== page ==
Niland brothers

From Wikipedia, the free encyclopedia
Jump to navigation Jump to search
The Niland brothers; from left to right: Edward, Preston, Robert, and Fredrick

The Niland brothers were four American brothers of Irish descent from Tonawanda, New York, who served in the military during World War II. Two survived the war, but for a time, only one, Frederick "Fritz" Niland, was believed to have survived. After the reported deaths of his three brothers, Fritz was sent back to the United States to complete his service, and only later learned that his brother Edward, missing and presumed dead, was actually captive in a Japanese POW camp in Burma. Steven Spielberg's 1998 film Saving Private Ryan is loosely based on the brothers' story.[1]

Brothers[edit]

Sisters[edit]

Two sisters also were in the family:

  • Clarissa Marie Niland (February 15, 1910 - January 25, 1996). Clarissa was the oldest of the six Niland siblings, and as typical during the time, played a strong role in raising her younger siblings. The loss of her brothers was devastating to her and greatly affected her. She became a nurse at the local DeGraff Memorial Hospital and was well-liked by all who met her. While she never married or had children of her own, she was affectionately known as "Aunt Clarie" by many, and shared stories of her brothers and family until her passing in 1996.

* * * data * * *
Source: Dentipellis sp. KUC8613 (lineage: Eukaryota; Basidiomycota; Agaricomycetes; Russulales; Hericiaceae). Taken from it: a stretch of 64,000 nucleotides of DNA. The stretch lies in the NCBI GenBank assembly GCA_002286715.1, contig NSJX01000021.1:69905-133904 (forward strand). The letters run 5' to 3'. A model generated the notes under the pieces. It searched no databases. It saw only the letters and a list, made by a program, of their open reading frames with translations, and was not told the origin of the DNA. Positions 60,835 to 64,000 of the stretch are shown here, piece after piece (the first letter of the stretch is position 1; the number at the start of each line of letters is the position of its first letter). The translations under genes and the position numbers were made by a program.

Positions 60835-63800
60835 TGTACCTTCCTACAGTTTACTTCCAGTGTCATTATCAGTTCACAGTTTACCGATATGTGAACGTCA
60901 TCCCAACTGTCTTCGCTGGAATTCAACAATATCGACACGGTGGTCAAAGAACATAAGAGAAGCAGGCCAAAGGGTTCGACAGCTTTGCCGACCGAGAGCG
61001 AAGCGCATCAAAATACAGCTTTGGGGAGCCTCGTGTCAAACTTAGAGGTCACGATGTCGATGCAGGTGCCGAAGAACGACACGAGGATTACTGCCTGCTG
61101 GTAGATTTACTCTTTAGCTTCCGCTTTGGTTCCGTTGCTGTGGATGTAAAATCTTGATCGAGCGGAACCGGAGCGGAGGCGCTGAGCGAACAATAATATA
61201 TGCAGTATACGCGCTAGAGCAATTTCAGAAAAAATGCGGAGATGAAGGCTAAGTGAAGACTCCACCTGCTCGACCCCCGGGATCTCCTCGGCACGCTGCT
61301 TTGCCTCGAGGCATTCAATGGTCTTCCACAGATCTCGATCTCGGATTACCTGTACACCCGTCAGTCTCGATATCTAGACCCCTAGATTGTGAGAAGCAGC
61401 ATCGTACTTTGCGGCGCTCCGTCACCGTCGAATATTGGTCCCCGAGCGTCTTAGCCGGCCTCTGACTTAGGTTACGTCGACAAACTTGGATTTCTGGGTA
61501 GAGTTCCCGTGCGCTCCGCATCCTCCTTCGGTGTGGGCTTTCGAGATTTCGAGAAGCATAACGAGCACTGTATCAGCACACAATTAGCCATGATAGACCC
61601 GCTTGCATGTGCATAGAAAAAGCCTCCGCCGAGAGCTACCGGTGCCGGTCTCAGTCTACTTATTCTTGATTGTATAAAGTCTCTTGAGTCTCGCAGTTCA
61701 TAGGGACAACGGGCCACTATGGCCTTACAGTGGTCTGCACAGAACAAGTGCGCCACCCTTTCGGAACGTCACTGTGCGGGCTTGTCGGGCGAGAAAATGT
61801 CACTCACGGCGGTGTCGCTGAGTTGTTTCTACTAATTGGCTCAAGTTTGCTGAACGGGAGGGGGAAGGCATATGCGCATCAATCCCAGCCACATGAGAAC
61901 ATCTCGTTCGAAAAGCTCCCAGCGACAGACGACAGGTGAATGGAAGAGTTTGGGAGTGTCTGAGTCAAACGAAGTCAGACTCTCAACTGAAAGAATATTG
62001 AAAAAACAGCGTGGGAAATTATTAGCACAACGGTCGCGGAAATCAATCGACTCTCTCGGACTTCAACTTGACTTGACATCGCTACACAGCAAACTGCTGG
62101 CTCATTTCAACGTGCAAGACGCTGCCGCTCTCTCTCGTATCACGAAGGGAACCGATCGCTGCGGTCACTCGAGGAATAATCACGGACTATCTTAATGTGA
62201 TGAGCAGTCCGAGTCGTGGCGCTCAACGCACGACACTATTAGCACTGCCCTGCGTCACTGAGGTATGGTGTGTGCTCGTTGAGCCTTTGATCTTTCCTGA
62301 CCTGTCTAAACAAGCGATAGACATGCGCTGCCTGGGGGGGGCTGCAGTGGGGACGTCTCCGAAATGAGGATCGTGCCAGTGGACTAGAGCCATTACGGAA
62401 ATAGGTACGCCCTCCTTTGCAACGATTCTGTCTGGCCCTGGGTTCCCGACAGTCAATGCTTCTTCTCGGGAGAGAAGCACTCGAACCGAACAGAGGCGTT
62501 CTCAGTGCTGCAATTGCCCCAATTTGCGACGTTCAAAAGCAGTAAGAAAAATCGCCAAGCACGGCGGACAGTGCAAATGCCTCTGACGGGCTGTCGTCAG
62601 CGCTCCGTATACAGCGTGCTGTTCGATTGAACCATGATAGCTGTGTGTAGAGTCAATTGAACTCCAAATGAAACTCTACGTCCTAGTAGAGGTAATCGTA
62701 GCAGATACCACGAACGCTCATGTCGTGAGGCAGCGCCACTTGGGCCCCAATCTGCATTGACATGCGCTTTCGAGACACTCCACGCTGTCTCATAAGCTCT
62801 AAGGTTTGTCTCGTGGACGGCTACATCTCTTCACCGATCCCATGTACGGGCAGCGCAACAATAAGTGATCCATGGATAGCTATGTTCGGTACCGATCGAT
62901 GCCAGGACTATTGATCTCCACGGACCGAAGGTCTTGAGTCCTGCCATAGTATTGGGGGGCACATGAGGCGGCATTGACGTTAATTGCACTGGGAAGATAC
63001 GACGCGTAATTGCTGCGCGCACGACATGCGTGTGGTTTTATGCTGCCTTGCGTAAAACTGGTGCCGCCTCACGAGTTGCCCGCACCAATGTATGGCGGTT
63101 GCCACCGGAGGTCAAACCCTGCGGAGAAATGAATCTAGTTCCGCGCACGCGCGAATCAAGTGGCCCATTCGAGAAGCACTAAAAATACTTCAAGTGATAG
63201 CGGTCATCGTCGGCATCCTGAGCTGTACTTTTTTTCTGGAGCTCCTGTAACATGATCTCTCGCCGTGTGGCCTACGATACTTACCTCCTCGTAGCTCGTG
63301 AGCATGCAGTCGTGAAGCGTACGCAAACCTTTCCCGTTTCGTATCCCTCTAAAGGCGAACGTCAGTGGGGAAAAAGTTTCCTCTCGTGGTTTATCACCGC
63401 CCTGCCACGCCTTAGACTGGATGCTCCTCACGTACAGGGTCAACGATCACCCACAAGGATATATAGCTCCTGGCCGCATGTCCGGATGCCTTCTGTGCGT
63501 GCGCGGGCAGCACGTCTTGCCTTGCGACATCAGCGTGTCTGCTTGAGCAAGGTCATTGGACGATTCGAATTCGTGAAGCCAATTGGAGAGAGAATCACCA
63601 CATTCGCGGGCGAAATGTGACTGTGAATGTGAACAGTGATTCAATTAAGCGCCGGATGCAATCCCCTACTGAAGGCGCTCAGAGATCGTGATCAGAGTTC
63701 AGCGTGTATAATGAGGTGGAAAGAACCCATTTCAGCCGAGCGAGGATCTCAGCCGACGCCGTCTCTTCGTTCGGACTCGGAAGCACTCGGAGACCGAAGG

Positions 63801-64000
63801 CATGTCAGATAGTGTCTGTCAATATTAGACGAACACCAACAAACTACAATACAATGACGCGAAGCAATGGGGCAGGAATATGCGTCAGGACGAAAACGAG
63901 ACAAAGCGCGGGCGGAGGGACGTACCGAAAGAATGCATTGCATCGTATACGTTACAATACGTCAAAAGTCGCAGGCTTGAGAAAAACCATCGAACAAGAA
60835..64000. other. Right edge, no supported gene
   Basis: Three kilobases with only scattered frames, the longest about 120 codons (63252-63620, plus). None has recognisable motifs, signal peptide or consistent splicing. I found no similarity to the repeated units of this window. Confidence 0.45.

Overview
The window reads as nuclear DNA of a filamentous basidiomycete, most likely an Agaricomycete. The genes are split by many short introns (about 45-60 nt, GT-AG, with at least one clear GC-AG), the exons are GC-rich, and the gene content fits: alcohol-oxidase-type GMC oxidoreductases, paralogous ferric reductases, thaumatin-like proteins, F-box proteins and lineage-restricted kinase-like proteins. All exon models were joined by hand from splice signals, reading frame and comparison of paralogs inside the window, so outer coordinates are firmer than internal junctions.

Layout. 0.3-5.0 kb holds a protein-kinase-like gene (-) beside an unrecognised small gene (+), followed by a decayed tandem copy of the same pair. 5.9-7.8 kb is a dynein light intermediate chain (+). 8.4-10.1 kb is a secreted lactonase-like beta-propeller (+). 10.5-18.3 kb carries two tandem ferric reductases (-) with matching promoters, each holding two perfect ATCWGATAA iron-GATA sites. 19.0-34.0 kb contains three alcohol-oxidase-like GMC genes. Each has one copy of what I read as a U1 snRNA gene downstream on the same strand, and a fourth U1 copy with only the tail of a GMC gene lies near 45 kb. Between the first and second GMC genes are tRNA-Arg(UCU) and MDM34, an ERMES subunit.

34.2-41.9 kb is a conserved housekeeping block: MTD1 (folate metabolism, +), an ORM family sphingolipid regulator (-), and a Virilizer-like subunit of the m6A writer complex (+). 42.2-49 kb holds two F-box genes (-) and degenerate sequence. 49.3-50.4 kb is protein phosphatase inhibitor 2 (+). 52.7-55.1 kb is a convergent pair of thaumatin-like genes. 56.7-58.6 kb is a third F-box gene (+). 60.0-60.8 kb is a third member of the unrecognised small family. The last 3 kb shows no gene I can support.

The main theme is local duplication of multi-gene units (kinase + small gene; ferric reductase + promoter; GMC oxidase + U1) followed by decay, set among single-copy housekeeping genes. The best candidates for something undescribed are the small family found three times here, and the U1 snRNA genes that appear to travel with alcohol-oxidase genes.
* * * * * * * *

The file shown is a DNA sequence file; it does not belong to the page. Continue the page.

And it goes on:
• Margaret Niland (1916–1986). Margaret married Stuart McRae and had one son.[citation needed]

Memorials[edit]

See also[edit]

References[edit]

  1. ^ a b Mark Bando (2001). 101st Airborne: The Screaming Eagles at Normandy. Zenith Imprint. pp. 153–155. ISBN 1610606914.
  2. ^ a b c d e f g h "The Niland Boys". Canisius College. July 2006. Archived from the original on 2012-03-10. Retrieved 2009-08-09.
  3. ^ "Francis L. Sampson (1912-1996)". Find a Grave. Retrieved 2008-08-09.
  4. ^ "Tonawanda Flier Freed from Japs" (PDF). Buffalo Courier Express. 1945-05-05. Archived from the original (PDF) on 2006-09-22. Retrieved 2009-08-09.
  5. ^ "400 Prisoners in Crossfire Aided by Native: Tonawanda Lad Freed by British in Burma" (PDF). Buffalo Courier Express. 1945-05-08. Archived from the original (PDF) on 2006-09-22. Retrieved 2009-08-09.